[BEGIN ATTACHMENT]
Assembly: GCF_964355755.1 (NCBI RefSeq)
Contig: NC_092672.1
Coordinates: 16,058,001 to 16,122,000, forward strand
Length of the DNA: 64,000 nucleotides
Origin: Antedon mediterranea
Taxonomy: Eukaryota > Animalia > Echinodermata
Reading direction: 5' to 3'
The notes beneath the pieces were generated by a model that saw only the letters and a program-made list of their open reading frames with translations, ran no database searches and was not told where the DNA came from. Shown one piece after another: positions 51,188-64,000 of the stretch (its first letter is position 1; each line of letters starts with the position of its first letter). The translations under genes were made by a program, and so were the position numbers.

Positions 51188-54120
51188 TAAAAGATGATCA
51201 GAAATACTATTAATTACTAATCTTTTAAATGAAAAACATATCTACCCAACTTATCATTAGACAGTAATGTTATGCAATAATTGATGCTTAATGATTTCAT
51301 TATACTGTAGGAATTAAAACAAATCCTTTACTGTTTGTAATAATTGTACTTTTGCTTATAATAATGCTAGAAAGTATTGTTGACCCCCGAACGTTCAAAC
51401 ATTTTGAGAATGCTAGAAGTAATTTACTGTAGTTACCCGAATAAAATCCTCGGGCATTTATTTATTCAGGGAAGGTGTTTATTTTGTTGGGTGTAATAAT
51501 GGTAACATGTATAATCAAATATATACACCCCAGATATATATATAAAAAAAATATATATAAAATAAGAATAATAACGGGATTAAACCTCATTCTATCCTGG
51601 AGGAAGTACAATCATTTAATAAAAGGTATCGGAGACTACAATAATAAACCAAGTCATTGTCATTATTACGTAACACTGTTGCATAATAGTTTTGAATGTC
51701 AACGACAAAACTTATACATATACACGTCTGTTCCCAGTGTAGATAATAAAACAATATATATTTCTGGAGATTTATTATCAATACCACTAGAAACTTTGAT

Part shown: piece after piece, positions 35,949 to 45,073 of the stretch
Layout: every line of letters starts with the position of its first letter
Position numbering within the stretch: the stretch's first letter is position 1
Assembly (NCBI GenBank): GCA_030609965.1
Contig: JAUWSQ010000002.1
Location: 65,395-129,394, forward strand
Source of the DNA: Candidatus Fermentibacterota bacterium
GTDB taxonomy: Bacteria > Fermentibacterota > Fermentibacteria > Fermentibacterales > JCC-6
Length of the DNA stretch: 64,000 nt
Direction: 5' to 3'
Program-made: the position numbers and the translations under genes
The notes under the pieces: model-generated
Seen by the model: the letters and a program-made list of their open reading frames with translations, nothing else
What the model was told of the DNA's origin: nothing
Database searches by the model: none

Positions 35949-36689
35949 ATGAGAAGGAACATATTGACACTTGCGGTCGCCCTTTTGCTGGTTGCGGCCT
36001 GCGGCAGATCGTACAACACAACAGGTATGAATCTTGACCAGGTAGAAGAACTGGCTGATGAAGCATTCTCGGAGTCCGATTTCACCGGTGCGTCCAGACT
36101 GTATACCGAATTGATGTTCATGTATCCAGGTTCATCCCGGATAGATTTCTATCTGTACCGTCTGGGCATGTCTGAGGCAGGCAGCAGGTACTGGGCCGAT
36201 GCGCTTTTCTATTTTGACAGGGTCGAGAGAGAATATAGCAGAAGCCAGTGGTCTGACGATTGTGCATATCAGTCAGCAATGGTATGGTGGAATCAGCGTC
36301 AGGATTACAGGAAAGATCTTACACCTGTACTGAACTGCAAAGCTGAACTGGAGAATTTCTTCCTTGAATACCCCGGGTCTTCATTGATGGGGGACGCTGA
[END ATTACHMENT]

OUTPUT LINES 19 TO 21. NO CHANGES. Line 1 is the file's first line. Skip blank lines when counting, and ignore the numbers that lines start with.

Position numbering within the stretch: the stretch's first letter is position 1
Assembly (NCBI GenBank): GCA_030609965.1
Contig: JAUWSQ010000002.1